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A Thanksgiving to remember

The setup of Peter Hedges' directorial debut sounds like a sitcom's "very special" episode: Outcast daughter living in the big city invites her wacky family to a Thanksgiving dinner she doesn't know how to cook. Then (insert laugh track here) the oven won't work. From that premise, Hedges _ whose screenplays for About a Boy and What's Eating Gilbert Grape are models of odd, deep characterization _ crafts one of the most affecting films of the year.

Katie Holmes, the most gifted of all recent teen-TV refugees, plays April, the skeleton in the Burns family's closet. April has the tinted hair, body piercings and tattoos of a domestic rebel, living in a grungy New York walkup apartment. She groans about hosting the dinner then, in private moments, does little things suggesting she hopes for reconciliation. Her boyfriend Bobby (Derek Luke, Antoine Fisher) is excited to meet April's family, unaware of what a disaster the meeting could be.

Meanwhile, the Burnses are driving to the city with only father Jim (Oliver Platt) showing any desire to do so. Patricia Clarkson (Far from Heaven) plays his wife, Joy _ a sadly ironic name considering her clinically depressed condition and a vague health problem that is stunning when revealed. Daughter Beth (Alison Pill) is the golden child since April ran away but she's worried that big sister may be making a comeback. Son Timmy (John Gallagher Jr.) is a smart aleck providing marijuana therapy for Mom and patience for his dotty grandmother (Alice Drummond).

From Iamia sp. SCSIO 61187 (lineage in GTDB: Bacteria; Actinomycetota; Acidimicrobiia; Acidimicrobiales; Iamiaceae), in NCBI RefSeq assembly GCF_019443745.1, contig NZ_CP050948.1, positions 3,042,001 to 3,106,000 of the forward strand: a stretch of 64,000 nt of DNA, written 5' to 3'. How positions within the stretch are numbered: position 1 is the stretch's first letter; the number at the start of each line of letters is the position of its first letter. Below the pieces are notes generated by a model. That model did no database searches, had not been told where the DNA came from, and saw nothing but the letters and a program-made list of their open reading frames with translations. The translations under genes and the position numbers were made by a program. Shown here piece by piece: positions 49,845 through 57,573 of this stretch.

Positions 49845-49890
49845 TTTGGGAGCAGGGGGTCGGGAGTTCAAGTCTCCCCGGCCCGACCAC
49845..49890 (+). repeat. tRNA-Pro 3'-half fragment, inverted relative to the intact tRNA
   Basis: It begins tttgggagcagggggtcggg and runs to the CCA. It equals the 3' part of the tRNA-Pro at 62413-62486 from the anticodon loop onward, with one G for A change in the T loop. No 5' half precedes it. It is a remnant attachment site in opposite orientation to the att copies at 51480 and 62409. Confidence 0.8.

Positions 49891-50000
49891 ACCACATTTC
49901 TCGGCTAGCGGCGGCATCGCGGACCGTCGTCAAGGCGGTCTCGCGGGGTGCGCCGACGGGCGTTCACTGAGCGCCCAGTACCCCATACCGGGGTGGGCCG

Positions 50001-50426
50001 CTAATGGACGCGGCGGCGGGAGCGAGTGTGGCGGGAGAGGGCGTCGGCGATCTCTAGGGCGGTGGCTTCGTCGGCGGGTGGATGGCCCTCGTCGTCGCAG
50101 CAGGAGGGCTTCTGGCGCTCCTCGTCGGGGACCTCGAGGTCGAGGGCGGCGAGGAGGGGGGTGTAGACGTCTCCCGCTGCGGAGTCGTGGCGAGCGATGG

The first thing Hedges does to take the sheen off this setup is capturing Pieces of April in gritty digital video, creating a documentary feel that makes the jokes and crises more believable. His penchant for brisk, revealing dialogue is intact, and his actors _ especially Holmes and the amazing Clarkson _ develop an extraordinary sense of comfort in their characters' skins, no small feat considering the film's very short running time. Even bit players such as Sean Hayes (Will and Grace) as April's strange neighbor and Lilias White and Isiah Whitlock Jr. as more helpful ones are memorable.

Plot details should remain secrets but Pieces of April navigates troubled family waters with emotional and comedic depth often lacking in previous Thanksgiving films. April's cooking problems introduce her to a diverse collection of people culminating in a finale that had me in tears.

I didn't expect much entering the theater, but left feeling I'd seen on one of my favorites films this year. Certainly one that should be appreciated each November.

PREVIEW

Pieces of April

Grade: A-

Director: Peter Hedges

Cast: Katie Holmes, Derek Luke, Oliver Platt, Patricia Clarkson

Screenplay: Peter Hedges

Rating: PG-13; language, sexuality, drug content, images of nudity

Running time: 81 min.

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